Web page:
short history of film music

To find inspiration and examples of good practice, we briefly investigate the moving image culture in historical context with examples of silent films, talkies, studio systems and important musical styles.


  • Movies are storytelling tools. With sound (depending on genre) the stories can be more immersive then without.
  • First there were films without any music, then music played by live musician and later audio was recorded and played in sync with the film.
  • Styles of film music have evolved with the audience’s appreciation and understanding of music in general.
  • In the beginning, the music was romantic, later jazz, atonal music, pop music, electronic influenced music and today, audiences are used to a variety of possibilities e.g. fusions of different styles.

I. Silent Films

Beggining of the 20th Century

[ add: picture: silent films with live music ]

  • Silent films are not really silent, music, that wasn’t specifically composed for the film was played by musicians live in the theatres.

At first, the music that went with these films was taken from anywhere, classical favourites, popular songs, folk song or cafe music. There was little or no attempt to give the music a dramatic importance, it was there to enliven the audience’s experience. (Davis, 2010, p5)

  • Big cinemas’ had orchestras, small ones maybe only a piano player.

  • Many silent films were simply screened as teasers at beginnings of entertainment events.

  • Later, sheet music with different moods to fit film cues from was played live by bands (Motion Picture Moods).
  • L’Assassinat du Duc de Guise was the first film where music was specifically composed for a movie.

  • There are still silent films made today e.g. The Artist (2011).

Imagine that you are asked to make music to a silent film from the 1920s today as an experiment! Would you stick to the style from that era or would you experiment with something completely new, modern or perhaps a fusion of the two?

II. Technology for Synchronised Audio

Technology advanced and allowed the marriage of sight and sound.


  • Frenchman Auguste Baron uses Edison’s phonograph, also called gramophone to synchronise sound with picture in 1896. Manual sync, not perfect. The problems are, sync issue and amplitude.


  • In 1919, German scientist manage to record audio waves to electricity. Now audio is recorded in sync with the film, but still not loud enough.

Audion Vacuum Tube

  • Lee Dee Forest invents optical sound with the Audion vacuum tube for film. This can amplify the Tri-Ergon sytem. Success! There were no feature films made, just short films. Further info here >3.30and here.

Vitaphone and Talkies

  • All studios were doing good business with silent movies, but not Warner Brothers. As an experiment they incorporated sound and it turned out to be a great success. First, they screened Don Juan with synchronised sound effects and music, then Jazz Singer, with (some) synchronised dialogue as well. WB used the Vitaphone by Western Electric instead of Forest’s Audion as it provided better sound quality. A vitaphone in essence a record player syncronised to film. More here.

The first movies where people were talking are called talking pictures or talkies.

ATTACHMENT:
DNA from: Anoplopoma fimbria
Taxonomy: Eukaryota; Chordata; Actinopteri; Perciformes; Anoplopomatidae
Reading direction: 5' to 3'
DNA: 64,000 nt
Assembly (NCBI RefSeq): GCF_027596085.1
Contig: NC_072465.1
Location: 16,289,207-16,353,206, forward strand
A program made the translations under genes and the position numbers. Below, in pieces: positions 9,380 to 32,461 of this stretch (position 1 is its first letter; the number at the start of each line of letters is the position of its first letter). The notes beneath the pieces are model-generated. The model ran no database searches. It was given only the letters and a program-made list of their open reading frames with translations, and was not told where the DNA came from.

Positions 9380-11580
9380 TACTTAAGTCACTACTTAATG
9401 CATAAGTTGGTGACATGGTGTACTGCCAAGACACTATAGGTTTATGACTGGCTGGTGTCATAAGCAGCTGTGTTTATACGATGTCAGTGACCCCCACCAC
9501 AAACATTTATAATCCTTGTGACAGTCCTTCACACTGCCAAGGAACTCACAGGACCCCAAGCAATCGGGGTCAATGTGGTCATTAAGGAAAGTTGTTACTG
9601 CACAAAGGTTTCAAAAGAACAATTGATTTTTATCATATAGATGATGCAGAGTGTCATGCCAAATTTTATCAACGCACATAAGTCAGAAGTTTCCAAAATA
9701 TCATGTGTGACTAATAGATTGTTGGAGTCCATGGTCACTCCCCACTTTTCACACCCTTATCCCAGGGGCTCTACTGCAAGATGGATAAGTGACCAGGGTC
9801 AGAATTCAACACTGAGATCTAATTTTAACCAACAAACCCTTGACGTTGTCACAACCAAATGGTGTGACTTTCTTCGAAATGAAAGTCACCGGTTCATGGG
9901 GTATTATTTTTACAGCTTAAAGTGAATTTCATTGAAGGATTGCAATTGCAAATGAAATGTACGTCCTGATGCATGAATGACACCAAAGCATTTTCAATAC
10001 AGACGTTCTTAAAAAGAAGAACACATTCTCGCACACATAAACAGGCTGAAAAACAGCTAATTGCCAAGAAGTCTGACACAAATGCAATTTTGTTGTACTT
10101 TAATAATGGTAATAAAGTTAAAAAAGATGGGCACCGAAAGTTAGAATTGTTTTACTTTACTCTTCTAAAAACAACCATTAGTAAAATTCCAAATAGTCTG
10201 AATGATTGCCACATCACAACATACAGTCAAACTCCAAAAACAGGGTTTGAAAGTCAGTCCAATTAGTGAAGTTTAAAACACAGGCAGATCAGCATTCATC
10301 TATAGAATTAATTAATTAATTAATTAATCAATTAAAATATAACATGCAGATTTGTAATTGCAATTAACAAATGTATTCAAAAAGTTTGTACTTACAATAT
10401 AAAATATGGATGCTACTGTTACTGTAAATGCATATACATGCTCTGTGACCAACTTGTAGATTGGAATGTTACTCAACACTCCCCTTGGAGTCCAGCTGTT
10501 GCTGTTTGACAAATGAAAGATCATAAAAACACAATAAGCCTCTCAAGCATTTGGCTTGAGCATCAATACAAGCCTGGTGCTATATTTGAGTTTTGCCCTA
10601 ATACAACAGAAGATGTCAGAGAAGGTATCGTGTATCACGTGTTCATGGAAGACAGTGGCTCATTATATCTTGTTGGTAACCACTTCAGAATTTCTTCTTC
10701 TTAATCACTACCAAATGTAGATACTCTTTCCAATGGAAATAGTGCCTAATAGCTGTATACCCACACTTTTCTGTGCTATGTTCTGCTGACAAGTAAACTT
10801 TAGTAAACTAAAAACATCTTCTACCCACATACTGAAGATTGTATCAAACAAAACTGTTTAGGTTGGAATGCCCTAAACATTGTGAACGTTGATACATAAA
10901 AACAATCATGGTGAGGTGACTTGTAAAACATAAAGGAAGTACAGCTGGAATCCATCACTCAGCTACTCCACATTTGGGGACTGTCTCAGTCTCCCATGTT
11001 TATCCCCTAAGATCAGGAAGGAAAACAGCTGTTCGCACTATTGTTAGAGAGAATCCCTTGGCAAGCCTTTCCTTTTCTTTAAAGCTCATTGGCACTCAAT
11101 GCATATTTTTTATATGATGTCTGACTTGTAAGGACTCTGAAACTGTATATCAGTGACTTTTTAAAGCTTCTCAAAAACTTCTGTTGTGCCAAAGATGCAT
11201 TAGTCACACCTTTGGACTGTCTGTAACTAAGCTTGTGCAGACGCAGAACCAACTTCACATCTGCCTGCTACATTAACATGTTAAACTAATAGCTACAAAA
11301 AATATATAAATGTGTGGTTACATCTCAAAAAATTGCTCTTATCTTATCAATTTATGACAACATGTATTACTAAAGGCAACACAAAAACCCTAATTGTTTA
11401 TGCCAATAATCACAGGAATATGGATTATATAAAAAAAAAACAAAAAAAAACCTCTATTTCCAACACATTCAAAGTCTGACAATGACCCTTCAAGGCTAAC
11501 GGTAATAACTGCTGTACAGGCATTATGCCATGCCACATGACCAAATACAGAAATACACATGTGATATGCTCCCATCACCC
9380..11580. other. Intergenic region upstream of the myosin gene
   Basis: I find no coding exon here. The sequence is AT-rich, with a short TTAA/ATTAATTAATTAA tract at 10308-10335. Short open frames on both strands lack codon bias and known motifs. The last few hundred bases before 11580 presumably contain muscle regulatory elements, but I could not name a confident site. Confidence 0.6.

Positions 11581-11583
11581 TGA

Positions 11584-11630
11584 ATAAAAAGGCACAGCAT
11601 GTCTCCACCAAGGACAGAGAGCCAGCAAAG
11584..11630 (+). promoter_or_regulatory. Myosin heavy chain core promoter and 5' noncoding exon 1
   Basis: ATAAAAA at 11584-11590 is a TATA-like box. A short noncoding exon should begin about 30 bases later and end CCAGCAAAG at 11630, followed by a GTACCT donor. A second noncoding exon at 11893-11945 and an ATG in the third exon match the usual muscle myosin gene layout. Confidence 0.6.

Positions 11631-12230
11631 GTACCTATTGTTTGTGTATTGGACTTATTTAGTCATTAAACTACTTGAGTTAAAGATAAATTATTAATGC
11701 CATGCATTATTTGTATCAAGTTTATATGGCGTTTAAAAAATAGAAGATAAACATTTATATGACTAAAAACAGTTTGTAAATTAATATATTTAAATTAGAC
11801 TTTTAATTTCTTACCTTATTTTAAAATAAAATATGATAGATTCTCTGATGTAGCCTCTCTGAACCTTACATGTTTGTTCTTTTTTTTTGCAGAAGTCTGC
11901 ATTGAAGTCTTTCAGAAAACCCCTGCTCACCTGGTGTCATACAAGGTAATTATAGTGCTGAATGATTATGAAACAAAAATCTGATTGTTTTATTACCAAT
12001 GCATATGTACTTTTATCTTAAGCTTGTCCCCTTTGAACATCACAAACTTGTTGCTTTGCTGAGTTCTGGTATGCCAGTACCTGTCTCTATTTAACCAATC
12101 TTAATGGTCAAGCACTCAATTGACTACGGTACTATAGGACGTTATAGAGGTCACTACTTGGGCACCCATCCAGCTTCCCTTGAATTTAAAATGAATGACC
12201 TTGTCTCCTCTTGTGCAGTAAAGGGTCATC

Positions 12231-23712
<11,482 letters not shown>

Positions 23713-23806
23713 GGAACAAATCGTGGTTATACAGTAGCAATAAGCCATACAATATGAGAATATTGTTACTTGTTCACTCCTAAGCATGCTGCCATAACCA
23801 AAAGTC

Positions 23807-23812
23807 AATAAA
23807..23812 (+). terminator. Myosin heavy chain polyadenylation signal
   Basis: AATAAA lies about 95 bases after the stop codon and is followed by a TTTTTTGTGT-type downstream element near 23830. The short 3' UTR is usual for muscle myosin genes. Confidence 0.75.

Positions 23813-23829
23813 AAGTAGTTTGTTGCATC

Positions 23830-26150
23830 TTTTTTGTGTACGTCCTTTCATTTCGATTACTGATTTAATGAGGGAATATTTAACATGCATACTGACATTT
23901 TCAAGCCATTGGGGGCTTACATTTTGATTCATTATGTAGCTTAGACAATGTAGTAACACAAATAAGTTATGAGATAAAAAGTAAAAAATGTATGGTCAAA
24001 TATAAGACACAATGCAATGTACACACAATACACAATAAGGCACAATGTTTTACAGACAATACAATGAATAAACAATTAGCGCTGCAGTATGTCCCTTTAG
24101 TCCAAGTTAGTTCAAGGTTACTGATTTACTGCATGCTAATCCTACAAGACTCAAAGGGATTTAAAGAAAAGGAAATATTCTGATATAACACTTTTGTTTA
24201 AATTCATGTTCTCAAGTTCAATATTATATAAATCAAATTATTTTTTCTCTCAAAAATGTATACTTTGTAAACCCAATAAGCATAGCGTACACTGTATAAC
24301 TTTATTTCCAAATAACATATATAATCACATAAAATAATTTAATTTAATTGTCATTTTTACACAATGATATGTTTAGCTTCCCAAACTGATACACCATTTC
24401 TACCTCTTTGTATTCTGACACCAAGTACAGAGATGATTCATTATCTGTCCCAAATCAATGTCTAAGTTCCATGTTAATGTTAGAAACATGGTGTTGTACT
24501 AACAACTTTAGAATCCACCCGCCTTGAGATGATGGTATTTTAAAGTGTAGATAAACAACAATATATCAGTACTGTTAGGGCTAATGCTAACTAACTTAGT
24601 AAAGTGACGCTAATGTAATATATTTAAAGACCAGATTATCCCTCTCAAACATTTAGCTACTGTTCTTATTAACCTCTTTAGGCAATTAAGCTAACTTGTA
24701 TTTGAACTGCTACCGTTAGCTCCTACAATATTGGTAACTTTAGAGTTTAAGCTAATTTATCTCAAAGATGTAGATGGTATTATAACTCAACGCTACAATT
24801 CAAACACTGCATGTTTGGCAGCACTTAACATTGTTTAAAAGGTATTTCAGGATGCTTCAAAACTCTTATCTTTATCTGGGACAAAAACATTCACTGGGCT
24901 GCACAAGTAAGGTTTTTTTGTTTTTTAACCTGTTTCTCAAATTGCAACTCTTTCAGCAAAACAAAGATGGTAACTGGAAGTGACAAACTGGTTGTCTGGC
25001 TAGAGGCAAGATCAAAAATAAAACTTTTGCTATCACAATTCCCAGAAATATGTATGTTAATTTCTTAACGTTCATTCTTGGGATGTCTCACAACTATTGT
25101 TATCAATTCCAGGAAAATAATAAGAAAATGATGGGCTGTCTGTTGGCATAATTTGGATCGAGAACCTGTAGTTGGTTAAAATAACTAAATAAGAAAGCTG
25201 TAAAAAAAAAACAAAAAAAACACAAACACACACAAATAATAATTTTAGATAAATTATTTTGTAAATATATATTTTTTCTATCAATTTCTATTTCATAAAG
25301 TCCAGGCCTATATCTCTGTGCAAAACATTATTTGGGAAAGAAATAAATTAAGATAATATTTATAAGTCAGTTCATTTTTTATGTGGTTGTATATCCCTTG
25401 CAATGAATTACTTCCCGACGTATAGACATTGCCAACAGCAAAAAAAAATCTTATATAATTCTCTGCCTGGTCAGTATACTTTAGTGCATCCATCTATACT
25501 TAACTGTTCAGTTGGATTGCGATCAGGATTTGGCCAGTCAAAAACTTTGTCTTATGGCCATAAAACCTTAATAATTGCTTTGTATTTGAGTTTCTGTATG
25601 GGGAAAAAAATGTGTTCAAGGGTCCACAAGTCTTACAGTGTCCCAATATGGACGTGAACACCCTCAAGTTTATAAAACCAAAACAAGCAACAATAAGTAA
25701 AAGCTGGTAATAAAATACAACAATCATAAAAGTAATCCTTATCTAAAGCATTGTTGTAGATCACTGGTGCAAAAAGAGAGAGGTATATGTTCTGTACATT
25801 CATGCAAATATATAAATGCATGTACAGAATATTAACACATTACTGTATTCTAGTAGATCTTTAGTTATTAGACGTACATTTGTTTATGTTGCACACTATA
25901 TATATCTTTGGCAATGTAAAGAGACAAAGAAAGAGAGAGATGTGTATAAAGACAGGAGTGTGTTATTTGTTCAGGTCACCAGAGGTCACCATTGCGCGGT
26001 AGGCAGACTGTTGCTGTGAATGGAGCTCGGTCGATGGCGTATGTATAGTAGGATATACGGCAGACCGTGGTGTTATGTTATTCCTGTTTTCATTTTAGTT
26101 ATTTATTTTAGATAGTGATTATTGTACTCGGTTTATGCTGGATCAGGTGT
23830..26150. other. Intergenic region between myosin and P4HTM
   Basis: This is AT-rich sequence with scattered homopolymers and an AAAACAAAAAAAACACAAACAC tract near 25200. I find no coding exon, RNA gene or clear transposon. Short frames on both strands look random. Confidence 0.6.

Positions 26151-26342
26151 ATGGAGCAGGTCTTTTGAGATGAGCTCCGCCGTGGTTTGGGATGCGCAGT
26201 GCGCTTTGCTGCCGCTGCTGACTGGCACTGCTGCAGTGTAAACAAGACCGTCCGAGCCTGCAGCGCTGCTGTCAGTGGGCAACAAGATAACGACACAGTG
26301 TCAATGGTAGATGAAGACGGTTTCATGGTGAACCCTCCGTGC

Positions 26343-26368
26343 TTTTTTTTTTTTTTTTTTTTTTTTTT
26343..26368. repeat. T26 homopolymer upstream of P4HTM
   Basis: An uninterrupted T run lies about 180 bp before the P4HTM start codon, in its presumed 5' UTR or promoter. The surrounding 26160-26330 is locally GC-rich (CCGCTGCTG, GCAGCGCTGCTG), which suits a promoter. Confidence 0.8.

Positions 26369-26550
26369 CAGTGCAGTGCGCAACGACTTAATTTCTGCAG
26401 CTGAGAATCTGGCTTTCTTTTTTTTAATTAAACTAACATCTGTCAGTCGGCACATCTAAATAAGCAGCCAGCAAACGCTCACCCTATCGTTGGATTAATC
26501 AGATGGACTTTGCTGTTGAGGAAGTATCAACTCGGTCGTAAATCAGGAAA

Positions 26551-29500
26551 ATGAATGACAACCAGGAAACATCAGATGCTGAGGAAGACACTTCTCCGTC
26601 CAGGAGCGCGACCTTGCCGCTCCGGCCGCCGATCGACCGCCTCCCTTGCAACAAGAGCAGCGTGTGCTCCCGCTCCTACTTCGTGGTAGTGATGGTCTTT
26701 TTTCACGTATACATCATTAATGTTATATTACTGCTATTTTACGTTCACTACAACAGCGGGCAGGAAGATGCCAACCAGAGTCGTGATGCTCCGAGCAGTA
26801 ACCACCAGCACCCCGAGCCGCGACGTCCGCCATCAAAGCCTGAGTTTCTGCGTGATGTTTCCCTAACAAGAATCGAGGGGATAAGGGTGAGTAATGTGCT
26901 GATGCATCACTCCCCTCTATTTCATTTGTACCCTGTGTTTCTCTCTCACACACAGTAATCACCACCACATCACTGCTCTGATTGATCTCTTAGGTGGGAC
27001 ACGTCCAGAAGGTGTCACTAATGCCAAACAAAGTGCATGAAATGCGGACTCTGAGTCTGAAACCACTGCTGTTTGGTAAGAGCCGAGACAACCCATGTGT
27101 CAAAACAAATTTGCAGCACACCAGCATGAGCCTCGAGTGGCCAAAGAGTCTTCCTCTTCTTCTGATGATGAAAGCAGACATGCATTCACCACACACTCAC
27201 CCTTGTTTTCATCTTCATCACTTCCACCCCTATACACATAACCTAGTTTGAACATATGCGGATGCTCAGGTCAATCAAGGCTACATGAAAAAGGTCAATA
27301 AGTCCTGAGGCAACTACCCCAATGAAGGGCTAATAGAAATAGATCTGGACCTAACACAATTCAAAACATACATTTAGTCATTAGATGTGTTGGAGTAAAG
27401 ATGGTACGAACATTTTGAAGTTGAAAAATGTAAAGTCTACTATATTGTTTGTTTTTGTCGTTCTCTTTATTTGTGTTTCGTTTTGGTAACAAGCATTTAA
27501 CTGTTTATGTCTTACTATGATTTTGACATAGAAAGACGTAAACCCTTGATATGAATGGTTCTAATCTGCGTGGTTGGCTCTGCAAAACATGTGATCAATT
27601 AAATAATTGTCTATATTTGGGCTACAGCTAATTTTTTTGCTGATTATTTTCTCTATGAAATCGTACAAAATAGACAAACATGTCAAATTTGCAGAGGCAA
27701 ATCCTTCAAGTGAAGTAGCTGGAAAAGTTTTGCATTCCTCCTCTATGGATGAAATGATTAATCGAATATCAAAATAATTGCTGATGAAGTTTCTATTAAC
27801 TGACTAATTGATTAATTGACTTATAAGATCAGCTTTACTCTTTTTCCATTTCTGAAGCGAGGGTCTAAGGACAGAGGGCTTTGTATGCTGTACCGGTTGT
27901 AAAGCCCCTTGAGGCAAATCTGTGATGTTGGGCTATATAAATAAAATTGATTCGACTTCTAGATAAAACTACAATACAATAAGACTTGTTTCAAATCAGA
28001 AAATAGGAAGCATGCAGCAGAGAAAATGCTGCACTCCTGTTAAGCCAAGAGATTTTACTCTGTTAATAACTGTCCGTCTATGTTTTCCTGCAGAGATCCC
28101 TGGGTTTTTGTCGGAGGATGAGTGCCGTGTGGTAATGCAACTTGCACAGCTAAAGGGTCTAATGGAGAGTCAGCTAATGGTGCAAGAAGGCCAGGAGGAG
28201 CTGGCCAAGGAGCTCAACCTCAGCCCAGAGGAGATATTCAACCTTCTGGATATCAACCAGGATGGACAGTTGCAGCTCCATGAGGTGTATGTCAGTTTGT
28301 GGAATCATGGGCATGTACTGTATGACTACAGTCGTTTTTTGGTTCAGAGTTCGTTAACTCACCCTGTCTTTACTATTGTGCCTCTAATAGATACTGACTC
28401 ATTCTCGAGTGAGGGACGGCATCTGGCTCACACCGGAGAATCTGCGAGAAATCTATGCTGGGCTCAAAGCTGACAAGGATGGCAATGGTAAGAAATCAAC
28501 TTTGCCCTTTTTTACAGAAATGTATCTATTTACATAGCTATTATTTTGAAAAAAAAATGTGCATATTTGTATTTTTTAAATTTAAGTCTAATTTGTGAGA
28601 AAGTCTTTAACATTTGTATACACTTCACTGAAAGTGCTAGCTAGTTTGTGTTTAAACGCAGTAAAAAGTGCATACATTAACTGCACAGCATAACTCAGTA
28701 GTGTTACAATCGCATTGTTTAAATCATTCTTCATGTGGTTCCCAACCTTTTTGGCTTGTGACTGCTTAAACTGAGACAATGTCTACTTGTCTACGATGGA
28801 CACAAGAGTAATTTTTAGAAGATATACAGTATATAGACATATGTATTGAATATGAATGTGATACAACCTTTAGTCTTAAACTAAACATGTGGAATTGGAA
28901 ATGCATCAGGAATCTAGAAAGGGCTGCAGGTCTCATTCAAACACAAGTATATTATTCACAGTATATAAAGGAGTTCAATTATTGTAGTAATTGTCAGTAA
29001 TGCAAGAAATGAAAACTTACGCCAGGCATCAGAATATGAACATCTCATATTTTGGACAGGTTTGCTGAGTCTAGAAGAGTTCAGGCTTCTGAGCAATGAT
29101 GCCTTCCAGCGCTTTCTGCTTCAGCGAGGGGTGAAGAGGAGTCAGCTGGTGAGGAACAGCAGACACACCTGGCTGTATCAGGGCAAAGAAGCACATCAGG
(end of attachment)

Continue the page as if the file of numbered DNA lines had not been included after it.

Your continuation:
Some film-makers refused to make talkies because:

  • audio recording quality was still not brilliant - actors didn’t sound exactly as in real life;
  • many actors in silent movies were foreigners (studios didn’t want foreign accents);
  • silent films are more universal (England > Hungary > China?).

Some believed that talkies lacked the artistry of silent films.

Sound has spoiled the most ancient of the world’s arts, the art of pantomime, and has canceled out the great beauty that is silence. ~Chaplin

Conversation on this topic can be found here, a movie about Chaplin’s life, ‘Chaplin’ (1992) played by Robert Downey Jr. here and Chaplin writing about his rejection of the talkies here.

Also, Aldous Huxley, author of Brave New World condemns talkies. Read more about this and the future cinema with ‘smell’ here.


Rercording technology developed to allow good quality sound to be recorded separately to the film. It is called dubbing when music, dialogue and sound effects are mixed together.

This new technology [dubbing] made the process of including music in films much more flexible and less expensive, and by the early 1930s, directors and producers began to accept that the film’s underscore was a critical component. (Davis, 2010, p15)


The stereo was introduced by Columbia’s Studios in 1931 and surround sound in 1952 by Fred Waller’s Cinerama system with 20th Century Fox. The surround system cost too much to be implemented in many cinemas, however, it has shown how much different the sound experience can be to a home TV setting.


Music in films ‘had to be seen’ as well. Producers felt a need to explain the music with some visuals so they made the music diegetic. Music with a scene played in a cafe or nightclub was easily justifiable, however, a wandering violinist in a forest playing a romantic melody while the actors are kissing looks a bit weird to our eyes nowadays. Producers felt that the audience wouldn’t accept music that is not visually present in the movie. Of course, this wasn’t always the case, some directors were experimenting. Check the difference between diegetic and non-diegetic sound!

More on audio technology developments can be read in ‘The History of Sound in the Cinema’ here article.

III. Film Music Between 1930 to 1950

Golden Age Cinemas This period of time is also called the ‘Golden Age of Hollywood’ and was the most productive time in the history of film - many films were made. The ideology of studios, “If it works, do it again!”, was implemented in ‘in-house music studios to streamline music production. Many people went to movies at least once a week in America, so there were many movies to be made. Often a composer had only five days to compose a whole score - today a film music composer could have about eight weeks for one movie. When is your deadline?